National Community Survey

What is this Survey?

Every two years since 2005, Pasco City conducts a survey with help from the National Research Center (NRC) in Colorado. This survey helps shape the City Council's goals and provides a benchmark for how Pasco's responses compare to other cities across the nation.

What's it About?

The survey looks at how "livable" Pasco is – that means how much people like living here and if it's a desirable place to live. It covers ten key areas: 

  • Economy
  • Mobility
  • Community Design
  • Utilities
  • Safety
  • Natural Environment
  • Parks and Recreation
  • Health and Wellness
  • Education, Arts and Culture
  • Inclusivity & Engagement 

2023 Survey

In November 2023, mailing of statistically valid surveys were delivered to selected sample area homes. The online public survey portion will be available soon.

2021 Survey

The NRC was again contracted in the latter part of 2021 to conduct the survey for the City. The survey results were compiled, formatted, and analyzed in early 2022. The 2021 survey targeted 3,700 randomly selected households with a hybrid collection strategy, traditional mailed, and online-only options. Of the selected households, 346 responses were received for a 10% response rate.

Highlights of the survey include:

Quality of Life: More people (69% up from 61% in 2019) think life in Pasco is getting better.

City Governance: There's a decrease in satisfaction with the value of city services for taxes paid and how the city involves residents in decision-making.

Economy: People think the city's economy is important. While more people are happy with job opportunities now than in 2019, there's less satisfaction with the variety of businesses and the downtown area.

Mobility: Satisfaction with traffic, parking, and biking has gone down since 2019.

Community Design: Less people are happy with the layout of residential and commercial areas compared to 2019. Affordable housing and good city planning are areas of concern.

Utilities: More people are satisfied with utility billing, but there's a drop in satisfaction with the overall quality of utilities, especially drinking water.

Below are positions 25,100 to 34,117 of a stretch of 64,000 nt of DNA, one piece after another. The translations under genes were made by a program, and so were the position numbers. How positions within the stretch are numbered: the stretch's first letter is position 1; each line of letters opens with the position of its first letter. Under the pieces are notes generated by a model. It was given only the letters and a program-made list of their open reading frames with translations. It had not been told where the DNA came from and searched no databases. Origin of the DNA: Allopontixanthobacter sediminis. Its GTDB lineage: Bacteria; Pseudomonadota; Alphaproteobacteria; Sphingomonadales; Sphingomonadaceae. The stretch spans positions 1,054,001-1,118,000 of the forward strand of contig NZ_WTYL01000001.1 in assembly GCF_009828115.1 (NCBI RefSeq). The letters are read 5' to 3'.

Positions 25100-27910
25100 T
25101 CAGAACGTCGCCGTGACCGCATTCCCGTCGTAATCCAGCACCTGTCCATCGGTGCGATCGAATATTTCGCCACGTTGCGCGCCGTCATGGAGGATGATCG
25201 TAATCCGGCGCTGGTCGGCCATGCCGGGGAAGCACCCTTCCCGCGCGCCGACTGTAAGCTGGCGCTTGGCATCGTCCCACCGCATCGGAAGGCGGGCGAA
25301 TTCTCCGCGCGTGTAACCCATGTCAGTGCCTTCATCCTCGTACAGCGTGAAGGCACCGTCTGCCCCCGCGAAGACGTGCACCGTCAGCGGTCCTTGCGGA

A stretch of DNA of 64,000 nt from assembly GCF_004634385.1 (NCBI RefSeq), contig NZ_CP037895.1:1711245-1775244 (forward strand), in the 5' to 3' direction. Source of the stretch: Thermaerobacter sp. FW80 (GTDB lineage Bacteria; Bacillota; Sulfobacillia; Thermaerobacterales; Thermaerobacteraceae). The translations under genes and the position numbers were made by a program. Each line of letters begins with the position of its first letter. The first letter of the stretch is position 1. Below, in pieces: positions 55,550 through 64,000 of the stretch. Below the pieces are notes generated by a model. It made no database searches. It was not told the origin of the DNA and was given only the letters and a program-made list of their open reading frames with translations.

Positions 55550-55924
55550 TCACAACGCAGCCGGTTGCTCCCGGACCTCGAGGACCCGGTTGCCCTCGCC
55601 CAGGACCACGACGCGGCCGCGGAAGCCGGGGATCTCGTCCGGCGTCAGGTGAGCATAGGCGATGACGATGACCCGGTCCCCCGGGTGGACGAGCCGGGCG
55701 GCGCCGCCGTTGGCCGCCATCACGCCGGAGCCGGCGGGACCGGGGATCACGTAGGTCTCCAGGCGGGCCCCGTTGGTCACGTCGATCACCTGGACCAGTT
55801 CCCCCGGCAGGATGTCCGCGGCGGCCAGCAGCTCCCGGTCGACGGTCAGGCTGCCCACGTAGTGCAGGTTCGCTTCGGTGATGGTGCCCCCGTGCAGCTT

Safety: Feeling safe in public areas, especially downtown, has decreased. There's also less satisfaction with crime prevention and emergency services compared to 2019.

Natural Environment: Half of the respondents are happy with the natural environment in Pasco.

Parks and Recreation: There's a significant drop in satisfaction with parks and recreational opportunities since 2019.

Health and Wellness: Ratings in this area are stable.

Inclusivity and Engagement: There's a decrease in feelings of community diversity and opportunities for social events and volunteering since 2019.

For more information on the survey, contact the City Manager’s Office at (509) 545-3404.

Tips for Reading the Reports

  • How are the Results Shown?
    • Percent Positive: We mostly use "percent positive" to show the results. This means we add together the two best responses, like "excellent/good" or "very safe/somewhat safe."
    • Don't Know Responses: Some people answered "don't know" to survey questions. These answers are shown in the full data but aren't included in most of the charts and tables.
    • What the Tables and Graphs Show: The tables and graphs only show responses from people who had a clear opinion about something.
  • Comparing Pasco to Other Places
    • NRC's Database: We compare Pasco's results with data from over 600 communities. These communities have done similar surveys.
    • Types of Comparisons: We tell if Pasco's results are "higher," "lower," or "similar" to other places.
    • "Higher" or "Lower" means Pasco's average score is at least 10 points different from others.
    • "Much Higher" or "Much Lower" means the difference is more than 20 points.
    • Considering COVID-19 Impact: The survey happened during COVID-19, which was tough for local governments. Remember, some comparisons use data from before the pandemic.
  • Looking at Trends Over Time
    • Why Trends Matter: Trends show how things have changed in Pasco and can help us understand the impact of local policies and programs.
    • Significant Changes: If the difference between 2 consecutive surveys is more than 9 percentage points, it's a big deal and worth noting. Fore example, consecutive surveys would be comparing the 2019 and 2021 since the survey only happens every other year. 

National Community Survey Documents